Whether you are a gardener drowning in winter greens or you are the person who dutifully buys kale and swiss chard every week only to throw it out the next week, this recipe is for you. I discovered the torta in Andrew Colman's Flavors of the Riviera. The torta was once made in a region so poor that flour and therefore pasta was a luxury, and with a handful of flour, some cheese, and whatever is growing in your garden, you have a meal.
This tastes like a cross between fresh pasta and spanakopita, and once you've made it, you will see that you can fill this with nearly anything in season as long as it isn't too moist. I made this a second time with sautéed mushrooms (which I then strained), goat cheese, thyme, thin slices of zucchini, and cherry tomatoes. It was sooo good. Be forewarned, however, that the dough is supposed to chill for at least an hour, and while this isn't complicated, it takes a little time to roll out, assemble, and bake.
The directions call for this to be made on a 14" pizza pan, but if you don't have one just do this on a baking sheet and make it a rectangle.
Ingredients for the Dough:
1-1/4 cups flour, sifted
1/2 teaspoon salt
1-1/2 tablespoons extra-virgin olive oil
Ingredients for the Filling:
a bunch of Swiss chard with the stems removed and the leaves finely chopped
1 medium potato, boiled, peeled, and diced
1 medium yellow onion, finely chopped
2 tablespoons minced parsley
1-1/4 cups crumbled mild feta
2 eggs, lightly beaten
salt to taste
4 tablespoons extra virgin olive oil
1. Mix the salt and flour together with a spoon. Drizzle in the oil, and then add water a little bit at a time, up to a half cup. I did this all in the bowl. Cover it with a damp cloth and refrigerate it for at least an hour.
2. While the dough is chilling, prepare all of the filling ingredients and stir them together- EXCEPT for the olive oil.
3. Preheat the oven to 375.
4. Divide the dough into 2 balls, one comprised of one third of the dough and the other of two thirds of the dough. If that sounds too complicated, just make one a little bigger than the other and you'll be fine. On a lightly floured board, roll the larger ball out into a 15 inch circle. Oil and flour a 14 inch pizza pan, and then lay the dough over it. Spread the filling out over the dough. Roll the second dough ball out to 14 inches and top the filling with it. Wet the edge and then fold the bottom layer over the top dough layer to seal it all. Smoosh it down a little with your fingertips to create some indentations, and then drizzle it with the olive oil. Prick it with a fork in a few places to vent steam when it cooks.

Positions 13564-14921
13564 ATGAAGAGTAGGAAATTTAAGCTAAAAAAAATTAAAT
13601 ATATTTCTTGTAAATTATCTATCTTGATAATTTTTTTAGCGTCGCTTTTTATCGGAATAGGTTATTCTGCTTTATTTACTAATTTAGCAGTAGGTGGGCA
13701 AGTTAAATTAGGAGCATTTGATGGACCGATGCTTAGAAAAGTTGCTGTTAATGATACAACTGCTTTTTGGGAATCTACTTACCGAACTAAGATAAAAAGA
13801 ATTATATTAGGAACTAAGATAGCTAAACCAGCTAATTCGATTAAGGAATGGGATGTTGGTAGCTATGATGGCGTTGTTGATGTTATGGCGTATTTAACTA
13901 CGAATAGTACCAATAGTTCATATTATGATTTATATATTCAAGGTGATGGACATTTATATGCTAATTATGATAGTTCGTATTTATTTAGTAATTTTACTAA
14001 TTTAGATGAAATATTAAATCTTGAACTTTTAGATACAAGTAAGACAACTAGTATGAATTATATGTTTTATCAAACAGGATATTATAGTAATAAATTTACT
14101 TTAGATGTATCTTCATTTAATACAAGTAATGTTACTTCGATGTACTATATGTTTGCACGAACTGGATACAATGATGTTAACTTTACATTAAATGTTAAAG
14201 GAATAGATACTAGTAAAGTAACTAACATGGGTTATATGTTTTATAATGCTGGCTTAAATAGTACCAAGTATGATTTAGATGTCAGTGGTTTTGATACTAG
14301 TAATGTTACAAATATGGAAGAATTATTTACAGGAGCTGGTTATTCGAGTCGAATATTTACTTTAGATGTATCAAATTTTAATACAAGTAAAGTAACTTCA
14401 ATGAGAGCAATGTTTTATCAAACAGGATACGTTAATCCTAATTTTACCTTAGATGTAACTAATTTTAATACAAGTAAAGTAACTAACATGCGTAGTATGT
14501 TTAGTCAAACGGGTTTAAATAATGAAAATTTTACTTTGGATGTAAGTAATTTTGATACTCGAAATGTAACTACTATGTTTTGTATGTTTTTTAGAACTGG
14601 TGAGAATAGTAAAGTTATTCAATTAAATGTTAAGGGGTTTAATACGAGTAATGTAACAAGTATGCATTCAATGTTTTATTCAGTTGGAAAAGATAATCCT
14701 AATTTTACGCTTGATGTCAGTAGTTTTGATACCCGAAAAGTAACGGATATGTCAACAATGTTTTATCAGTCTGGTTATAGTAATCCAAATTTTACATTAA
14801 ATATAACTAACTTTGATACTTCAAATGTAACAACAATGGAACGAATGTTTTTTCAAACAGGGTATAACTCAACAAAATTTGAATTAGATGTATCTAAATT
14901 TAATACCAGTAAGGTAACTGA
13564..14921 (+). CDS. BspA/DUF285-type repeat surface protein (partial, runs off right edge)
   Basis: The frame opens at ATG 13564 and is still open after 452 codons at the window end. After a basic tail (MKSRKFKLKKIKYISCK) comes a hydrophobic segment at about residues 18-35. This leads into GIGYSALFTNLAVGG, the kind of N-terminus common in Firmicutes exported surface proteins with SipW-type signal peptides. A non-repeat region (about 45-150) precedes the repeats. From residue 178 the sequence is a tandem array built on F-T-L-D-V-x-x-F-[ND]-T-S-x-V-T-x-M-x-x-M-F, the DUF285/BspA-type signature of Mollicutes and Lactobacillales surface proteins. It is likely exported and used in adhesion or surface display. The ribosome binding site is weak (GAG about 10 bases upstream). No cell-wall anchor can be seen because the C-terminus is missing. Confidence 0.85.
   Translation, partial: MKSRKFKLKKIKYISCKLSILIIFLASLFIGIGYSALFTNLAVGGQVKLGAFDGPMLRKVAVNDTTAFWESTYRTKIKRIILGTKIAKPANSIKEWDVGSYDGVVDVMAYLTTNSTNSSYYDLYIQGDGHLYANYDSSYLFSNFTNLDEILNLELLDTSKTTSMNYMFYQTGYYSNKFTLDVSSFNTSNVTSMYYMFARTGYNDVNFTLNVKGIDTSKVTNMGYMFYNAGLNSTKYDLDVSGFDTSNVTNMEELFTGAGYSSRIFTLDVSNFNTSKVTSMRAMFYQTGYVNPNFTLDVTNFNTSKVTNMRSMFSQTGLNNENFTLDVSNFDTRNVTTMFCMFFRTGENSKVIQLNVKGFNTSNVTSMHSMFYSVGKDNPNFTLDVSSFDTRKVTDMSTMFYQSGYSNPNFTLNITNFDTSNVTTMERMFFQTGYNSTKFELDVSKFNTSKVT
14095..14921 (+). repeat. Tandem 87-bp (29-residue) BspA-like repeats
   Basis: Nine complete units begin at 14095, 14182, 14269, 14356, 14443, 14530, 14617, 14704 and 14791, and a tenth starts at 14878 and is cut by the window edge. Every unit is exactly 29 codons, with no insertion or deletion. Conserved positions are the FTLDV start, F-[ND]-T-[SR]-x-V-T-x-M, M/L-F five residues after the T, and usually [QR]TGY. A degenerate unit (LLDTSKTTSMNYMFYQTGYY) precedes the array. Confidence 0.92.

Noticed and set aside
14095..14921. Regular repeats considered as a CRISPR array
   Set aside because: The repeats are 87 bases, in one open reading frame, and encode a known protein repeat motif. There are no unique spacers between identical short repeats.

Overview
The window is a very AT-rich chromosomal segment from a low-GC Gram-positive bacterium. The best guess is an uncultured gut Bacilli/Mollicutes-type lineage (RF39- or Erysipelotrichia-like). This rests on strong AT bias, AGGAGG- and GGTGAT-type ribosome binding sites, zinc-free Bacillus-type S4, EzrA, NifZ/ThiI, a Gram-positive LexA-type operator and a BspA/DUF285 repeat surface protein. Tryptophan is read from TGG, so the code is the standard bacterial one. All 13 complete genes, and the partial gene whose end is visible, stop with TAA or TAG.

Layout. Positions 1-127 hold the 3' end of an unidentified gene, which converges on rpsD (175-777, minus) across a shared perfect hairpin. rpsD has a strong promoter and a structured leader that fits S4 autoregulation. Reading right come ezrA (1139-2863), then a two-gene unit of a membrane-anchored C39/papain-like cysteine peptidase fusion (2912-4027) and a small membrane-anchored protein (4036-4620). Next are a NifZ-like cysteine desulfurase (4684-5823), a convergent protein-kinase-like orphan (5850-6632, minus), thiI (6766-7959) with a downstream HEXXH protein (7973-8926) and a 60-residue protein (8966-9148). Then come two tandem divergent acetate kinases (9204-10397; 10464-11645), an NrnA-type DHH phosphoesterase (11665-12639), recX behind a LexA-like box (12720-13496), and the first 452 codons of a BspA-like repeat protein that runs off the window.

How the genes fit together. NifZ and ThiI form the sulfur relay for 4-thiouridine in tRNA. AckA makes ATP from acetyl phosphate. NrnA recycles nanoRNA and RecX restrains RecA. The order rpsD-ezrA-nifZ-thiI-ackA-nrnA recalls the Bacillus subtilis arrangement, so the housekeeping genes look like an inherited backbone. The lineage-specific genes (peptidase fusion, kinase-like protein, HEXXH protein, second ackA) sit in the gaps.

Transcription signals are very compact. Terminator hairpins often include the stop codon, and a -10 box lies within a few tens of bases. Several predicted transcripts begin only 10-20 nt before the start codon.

5. Bake it for about 35 minutes.
I compromised everything I believe in and bought conventionally grown red bell peppers at the farmer's market. They were 4 for a dollar, and I guess if the price is right...
I've read about massa de pimentão, a Portuguese paste used to marinate meats, but I've only made my own, so I can't tell you how much this resembles the original. I've tried this with chicken and pork, and while both were good, the pork was mouthwateringly delicious. Once the meat is tender, you finish cooking it on a bed of potatoes that absorb the juices from the bell pepper sauce and the meat. It's very simple, and very good. In fact, it only uses 5 ingredients: spareribs, bell peppers, potatoes, salt, and pepper.
So when bell peppers are seasonal and cheap, buy a lot of them and make enough of this paste to freeze for later. It's incredibly simple, but it is something you have to do ahead of time. This is a wonderful, warming winter dish but the bell pepper paste gives it a bright note.
I followed the recipe (more or less) from Saveur. There were a few things I changed slightly- I cut the recipe in half, used less salt because 1/2 inch of salt between layers of bell pepper really seemed excessive, and I couldn't get the same cut of ribs. It didn't matter! I peel bell peppers because the skin is so hard to digest and these weren't organic, so I'm hoping this cut down on the pesticide residue.